Study suggests short term ventilator sharing could be safe for patients

Amid the peak of the Coronavirus outbreak, the healthcare workers validated the experimental method, which is followed by hospitals struggling to handle the onslaught of lung failure cases with limited equipment availability


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Study suggests short term ventilator sharing could be safe for patients

A recent study conducted by Columbia University of Medical centre in United States, reportedly found that ventilators could be safely shared by two Coronavirus positive patients for upto two days.

Amid the peak of the Coronavirus outbreak, the healthcare workers validated the experimental method, which is followed by hospitals struggling to handle the onslaught of lung failure cases with limited equipment availability.

While some health officials criticised the method, reserarchers at medical centre began having selected surgery patients with healthy lungs share a ventilator. The experimental method helped hospitals free up as many machines ss possible for Coronavirus positive patients. Meanwhile, other medical experts said that sharing of equipment could worsen outcomes.

According to report, several existing studies of ventilator - splitting suggest against it as it did not test in patients with the type of lung injuries seen with the Coronavirus infected patient.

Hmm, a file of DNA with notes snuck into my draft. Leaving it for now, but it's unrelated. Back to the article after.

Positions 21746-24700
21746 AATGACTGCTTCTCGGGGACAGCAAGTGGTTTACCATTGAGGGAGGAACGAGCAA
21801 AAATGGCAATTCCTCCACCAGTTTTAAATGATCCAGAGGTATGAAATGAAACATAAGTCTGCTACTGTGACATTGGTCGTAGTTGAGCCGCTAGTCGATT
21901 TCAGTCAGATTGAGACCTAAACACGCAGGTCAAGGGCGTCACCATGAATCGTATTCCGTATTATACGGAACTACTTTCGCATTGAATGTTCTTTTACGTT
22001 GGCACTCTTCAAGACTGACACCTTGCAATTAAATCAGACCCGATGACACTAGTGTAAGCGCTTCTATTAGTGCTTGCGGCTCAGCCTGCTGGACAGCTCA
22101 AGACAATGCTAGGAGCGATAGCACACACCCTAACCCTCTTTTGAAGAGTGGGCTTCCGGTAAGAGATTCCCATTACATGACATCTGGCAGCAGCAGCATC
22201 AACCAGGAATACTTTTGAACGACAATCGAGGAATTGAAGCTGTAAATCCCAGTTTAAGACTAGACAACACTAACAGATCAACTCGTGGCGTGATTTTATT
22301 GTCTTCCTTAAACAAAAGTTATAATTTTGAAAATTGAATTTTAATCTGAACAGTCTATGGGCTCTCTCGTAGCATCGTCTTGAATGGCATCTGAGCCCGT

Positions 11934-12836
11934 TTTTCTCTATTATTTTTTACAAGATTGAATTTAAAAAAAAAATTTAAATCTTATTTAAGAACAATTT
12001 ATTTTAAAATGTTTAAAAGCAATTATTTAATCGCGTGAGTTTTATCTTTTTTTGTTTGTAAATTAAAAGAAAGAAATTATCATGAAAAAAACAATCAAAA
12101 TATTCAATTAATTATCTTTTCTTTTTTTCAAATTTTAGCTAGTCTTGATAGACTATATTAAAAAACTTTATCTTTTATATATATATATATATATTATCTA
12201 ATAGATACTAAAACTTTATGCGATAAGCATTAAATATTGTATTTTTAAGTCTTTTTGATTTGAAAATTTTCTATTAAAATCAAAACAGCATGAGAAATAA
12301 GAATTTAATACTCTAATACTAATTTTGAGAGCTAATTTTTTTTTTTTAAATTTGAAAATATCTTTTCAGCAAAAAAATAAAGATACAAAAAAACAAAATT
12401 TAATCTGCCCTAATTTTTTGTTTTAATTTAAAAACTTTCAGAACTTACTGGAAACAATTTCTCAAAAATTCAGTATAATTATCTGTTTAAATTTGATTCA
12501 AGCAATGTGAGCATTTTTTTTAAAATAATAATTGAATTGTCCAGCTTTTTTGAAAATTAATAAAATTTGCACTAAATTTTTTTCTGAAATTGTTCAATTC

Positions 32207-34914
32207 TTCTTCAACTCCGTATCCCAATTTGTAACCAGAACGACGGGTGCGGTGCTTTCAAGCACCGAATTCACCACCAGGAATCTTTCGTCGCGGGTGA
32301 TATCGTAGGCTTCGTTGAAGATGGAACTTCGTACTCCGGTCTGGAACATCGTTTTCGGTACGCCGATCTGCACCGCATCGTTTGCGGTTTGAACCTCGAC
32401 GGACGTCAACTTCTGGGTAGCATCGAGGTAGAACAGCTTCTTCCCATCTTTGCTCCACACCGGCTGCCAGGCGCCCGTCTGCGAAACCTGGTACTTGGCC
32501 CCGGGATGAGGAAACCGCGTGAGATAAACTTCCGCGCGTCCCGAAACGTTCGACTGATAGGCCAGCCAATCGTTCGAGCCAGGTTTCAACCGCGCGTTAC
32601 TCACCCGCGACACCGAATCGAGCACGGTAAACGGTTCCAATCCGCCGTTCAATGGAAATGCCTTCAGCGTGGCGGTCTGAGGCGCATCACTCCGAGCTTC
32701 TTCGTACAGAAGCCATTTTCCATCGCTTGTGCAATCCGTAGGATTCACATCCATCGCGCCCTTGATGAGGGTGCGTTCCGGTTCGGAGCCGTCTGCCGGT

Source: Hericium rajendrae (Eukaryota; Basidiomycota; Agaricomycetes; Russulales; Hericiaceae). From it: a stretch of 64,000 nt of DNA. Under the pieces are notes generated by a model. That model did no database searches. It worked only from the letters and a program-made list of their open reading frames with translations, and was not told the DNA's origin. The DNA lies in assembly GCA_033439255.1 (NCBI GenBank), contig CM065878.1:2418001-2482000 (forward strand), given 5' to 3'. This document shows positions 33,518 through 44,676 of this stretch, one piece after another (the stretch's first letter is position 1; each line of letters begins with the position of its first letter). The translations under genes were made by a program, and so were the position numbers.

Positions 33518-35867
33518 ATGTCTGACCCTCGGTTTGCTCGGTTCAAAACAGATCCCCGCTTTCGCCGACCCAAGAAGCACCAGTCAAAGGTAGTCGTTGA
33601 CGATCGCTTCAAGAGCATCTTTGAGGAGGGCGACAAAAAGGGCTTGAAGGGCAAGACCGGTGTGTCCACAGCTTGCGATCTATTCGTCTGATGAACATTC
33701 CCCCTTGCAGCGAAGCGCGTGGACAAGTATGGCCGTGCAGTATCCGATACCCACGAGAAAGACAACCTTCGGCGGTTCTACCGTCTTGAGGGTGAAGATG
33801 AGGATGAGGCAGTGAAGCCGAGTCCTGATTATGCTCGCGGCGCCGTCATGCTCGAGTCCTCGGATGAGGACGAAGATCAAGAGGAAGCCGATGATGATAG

However, as per the new research involving six critically infected COVID-19 patient at the Manhattan hospital found that ventilator sharing was a viable option for patient two days. The researchers deliberately paired up patients based on similarities in breathing needs and said that the ventilator - splitting is reasonable stopgap to support patients for short periods in centres with appropriate expertise.

Dr Jeremy Beitler of the hospital wrote in the American Journal of Respiratory and Critical Care Medicine that the ventilators sharing between the patients does not obviate the need for more ventilators. He also said the method could but sometimes while relocating ventilator to medicals or transferring the critically infected patients to the hospital with the life saving machines.

Furthermore, the health care workers said the utility and safety of prolonged ventilator sharing, when patients or ventilators can not be relocated, is still unknown.

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They also recommend that this new method, for now, should only be restricted to expert medical centres that could properly identify suitable patients and provide the care.

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